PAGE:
Paris Attacks Shocks World

Noah Genovese-Mester

On the evening of November 13th, 2015, The Islamic State of Iraq and Syria, also known as ISIS, ISIL, and Daesh, launched its largest international terrorist attack yet in Paris, France. Over the course of several hours, ISIS launched multiple suicide bombings, along with shootings in restaurants and music venues in Paris. At the end of the attacks, 130 civilians had been killed, 89 of which were killed in the Bataclan Theatre after a hostage crisis ended in violence. This November’s attack has proven to be the deadliest attack on France since its invasion during World War II, and the largest attack within the European Union since the 2004 Madrid bombings.

The aftermath of the attack has sent shock waves through both Europe and North America. The issue of the Syrian refugee crisis had already been hotly debated within the European Union, but after the attack the conversation greatly shifted, especially when it was discovered one attacker posed as a Syrian refugee. Since the attack, Poland has sealed its borders to refugee and the European far-right anti-immigration movements have become much more vocal and received a boost in polls. It is expected that Marine Le Pen, leader of the far-right French political party National Front, will be a leading candidate in the upcoming French presidential elections. The increasing popularity of the National Front has alarmed Muslims, Jews, and other minority groups within France; many still remember Jean-Marie Le Pen, the father of Marine Le Pen and previous leader of the National Front, who was a Holocaust denier and known by the media as the “Devil of the Republic.”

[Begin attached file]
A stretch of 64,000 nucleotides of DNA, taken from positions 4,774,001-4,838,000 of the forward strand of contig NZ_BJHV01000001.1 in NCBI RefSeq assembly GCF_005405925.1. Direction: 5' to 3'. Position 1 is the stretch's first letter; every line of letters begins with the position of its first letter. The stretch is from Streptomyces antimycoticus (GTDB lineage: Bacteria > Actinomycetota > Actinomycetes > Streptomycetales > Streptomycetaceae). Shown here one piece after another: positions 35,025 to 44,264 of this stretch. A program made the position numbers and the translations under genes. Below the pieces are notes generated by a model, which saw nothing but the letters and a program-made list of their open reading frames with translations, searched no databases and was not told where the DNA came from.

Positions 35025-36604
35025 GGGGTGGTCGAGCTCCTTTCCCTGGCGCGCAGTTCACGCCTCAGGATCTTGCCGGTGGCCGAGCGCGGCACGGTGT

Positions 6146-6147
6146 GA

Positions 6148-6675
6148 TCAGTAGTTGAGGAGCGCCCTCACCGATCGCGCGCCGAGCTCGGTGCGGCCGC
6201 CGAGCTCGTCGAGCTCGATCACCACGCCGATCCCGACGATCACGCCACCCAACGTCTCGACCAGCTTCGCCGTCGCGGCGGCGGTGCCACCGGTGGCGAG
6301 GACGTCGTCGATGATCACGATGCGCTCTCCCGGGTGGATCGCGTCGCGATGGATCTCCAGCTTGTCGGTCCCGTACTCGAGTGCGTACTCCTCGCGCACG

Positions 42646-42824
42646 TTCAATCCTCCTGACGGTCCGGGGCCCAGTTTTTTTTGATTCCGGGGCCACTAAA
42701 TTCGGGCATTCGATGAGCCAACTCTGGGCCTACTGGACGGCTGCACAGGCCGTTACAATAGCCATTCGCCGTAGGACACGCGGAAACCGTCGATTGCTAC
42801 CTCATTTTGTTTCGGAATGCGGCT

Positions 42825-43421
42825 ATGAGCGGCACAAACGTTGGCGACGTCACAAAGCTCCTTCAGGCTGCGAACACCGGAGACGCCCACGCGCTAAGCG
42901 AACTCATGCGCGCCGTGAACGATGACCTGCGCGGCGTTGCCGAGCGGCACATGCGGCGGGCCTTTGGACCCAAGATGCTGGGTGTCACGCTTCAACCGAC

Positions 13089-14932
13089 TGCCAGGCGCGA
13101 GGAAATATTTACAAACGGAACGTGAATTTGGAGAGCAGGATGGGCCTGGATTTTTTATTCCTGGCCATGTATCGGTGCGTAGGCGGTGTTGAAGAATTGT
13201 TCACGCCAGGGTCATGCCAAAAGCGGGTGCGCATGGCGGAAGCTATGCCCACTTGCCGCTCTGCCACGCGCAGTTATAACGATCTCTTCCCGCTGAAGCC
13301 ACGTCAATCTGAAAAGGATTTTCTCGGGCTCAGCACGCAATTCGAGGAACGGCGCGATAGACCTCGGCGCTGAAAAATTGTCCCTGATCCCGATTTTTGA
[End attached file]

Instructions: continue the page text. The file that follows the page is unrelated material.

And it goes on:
The United States has been affected by the attacks as well. The State Department has put out a worldwide travel alert due to the Paris attacks, and increased activity by other terrorist groups such as Boko Haram. Despite President Obama’s promise to bring in 10,000 Syrian refugees and his continued support of humanitarian efforts, more than half of US governors stated that they would not welcome refugees in the weeks following the attack, including New Jersey’s Governor Chris Christie. The House of Representatives has passed the American SAFE Act of 2015, which placed more restrictions on the America’s already long and cumbersome immigration process. However, only time can tell if these increased regulations will prove effective in stopping a terrorist attack.